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“ Hence, both in space and time, we seem to be
brought somewhat near to the great fact-mystery
of mysteries-the first appearance of new beings on
Recommended at age 22, to be the naturalist aboard a vessel
heading to S. America
 In December of 1831, he set sail on the HMS Beagle, on what can be
considered one of the most influential voyages in human history.
 Initially slated to take years, instead it took 5.
 Captained by Robert FitzRoy, with the primary objective to map
the S. American coast for the British navy.
 Darwin’s role?
 Find evidence for the creation story.
Supplies: jars, a microscope, binoculars, a
compass, notebooks, pistols, a rifle, and a
book authored by Lyell
 In regular intervals, he sent his findings
back to England.
 Found fossils of giant Glyptodon and
 Significance?
 Found a resemblance to the modern
armadillo and sloth respectively.
 Also noted that this set of animals along
with the extinct shared the same patterns
of distribution
Sailed west from S. America to reach the
 Darwin immediately noticed that the flora
and fauna was very similar to that he just
observed in S. America, yet they also had
unique traits…
 Furthermore the species differed from
island to island
 Similarly he found the same phenomena
with respect to the Cape Verde Islands and
 Thus he went in search of the creation story
and left with the exact opposite==his
conclusions and those of others, make him
one of the foremost scientist of all time!
Why would continents separated by
large distances have entirely different
species occupying similar niches?
 This is now known as biogeography: which is the
observation and analysis of the geographic distribution
of organisms.
 It was later confirmed that the fossils he found were
in fact larger versions of the current species.
 How?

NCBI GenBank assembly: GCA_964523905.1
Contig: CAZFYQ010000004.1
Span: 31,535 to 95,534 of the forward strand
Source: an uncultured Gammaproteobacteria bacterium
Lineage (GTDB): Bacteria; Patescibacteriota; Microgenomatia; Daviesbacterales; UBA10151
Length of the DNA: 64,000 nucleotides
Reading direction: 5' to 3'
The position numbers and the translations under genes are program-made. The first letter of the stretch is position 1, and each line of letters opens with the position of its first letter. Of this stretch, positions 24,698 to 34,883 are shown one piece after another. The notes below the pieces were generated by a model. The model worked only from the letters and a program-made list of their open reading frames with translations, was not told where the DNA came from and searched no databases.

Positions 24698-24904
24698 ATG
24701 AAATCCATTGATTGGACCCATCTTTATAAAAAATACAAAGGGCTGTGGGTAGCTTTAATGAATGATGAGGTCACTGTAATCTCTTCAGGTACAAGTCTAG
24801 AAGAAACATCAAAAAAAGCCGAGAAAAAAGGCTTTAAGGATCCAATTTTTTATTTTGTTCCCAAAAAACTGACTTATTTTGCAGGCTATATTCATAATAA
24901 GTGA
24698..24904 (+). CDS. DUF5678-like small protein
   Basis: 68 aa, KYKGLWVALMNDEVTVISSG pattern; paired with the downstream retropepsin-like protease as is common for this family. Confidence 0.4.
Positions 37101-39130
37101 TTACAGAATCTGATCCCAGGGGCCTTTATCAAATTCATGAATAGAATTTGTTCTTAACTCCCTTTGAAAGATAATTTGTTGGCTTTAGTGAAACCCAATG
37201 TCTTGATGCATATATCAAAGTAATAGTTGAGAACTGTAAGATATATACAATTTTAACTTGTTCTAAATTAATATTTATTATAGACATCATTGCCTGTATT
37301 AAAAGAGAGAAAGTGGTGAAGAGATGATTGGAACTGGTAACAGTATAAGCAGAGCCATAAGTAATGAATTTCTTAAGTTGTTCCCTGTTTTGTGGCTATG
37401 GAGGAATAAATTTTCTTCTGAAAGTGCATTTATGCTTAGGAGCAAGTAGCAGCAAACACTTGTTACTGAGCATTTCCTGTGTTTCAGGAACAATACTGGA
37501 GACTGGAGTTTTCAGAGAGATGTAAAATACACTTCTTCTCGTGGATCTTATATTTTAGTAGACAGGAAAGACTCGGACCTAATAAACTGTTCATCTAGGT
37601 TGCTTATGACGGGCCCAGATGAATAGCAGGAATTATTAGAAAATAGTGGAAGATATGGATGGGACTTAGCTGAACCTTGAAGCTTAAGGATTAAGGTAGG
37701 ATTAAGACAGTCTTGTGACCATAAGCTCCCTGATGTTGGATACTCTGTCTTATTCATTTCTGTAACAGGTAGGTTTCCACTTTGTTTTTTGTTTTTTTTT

 ...maybe they were ancestral forms
It was found that 25 of 26 bird species
found were different species…
 How?
 …maybe a single ancestral species was
brought there, and diverged based on
what island they were occupying
 Darwin dedicated the rest of his life to
this investigation
Homologous feature: structures that share a common origin but
serve different functions in different species. (i.e. dolphin’s flipper vs
human hand)
 Note: homologous features need not be not be physically
visible==can also be embryonic
 Analogous feature: structures that share a similar function but do
not share a common source nor are they anatomically similar. (i.e.
bird wings vs fly wings)
 Darwin guessed that species with similar homologous features
shared a common ancestor while those with analogous features did
Structures that serve no useful
function in living species.
 Examples: digits in dogs, pigs
and horses; humans have the
same muscles present that dogs
do to move their ears; some
snakes and whales have hip
bones; appendix in humans.
 Further evidence for evolution.
Darwin became sure that there must exist
some mechanism of inheritance.
 Shifted focus from looking at fossils and single
specimens, to observing populations of
reproducing species.
 He started to breed his own pigeons==model
 Examples of artificial (Human) selection today:
domesticated plant and animal species.
 Darwin guessed that if humans could alter the
morphology of certain species, then perhaps the
environment could be exhibiting the same kind
of process in the wild.
At this point, Darwin’s observations/research
and that of others led him to be fully convinced
about the evolution of life forms.
 But how does nature choose who to breed?
 1798, Thomas Malthus: essay on the principle of
population==in nature both plants and animals
produce more offspring then can survive…
 VOILA!!==favourable traits would be preserved
and less favourable ones would be eliminated
due to intense competition within the species
Text pgs: 519-528
Quiz Tuesday covering everything up to and including
Friday’s notes.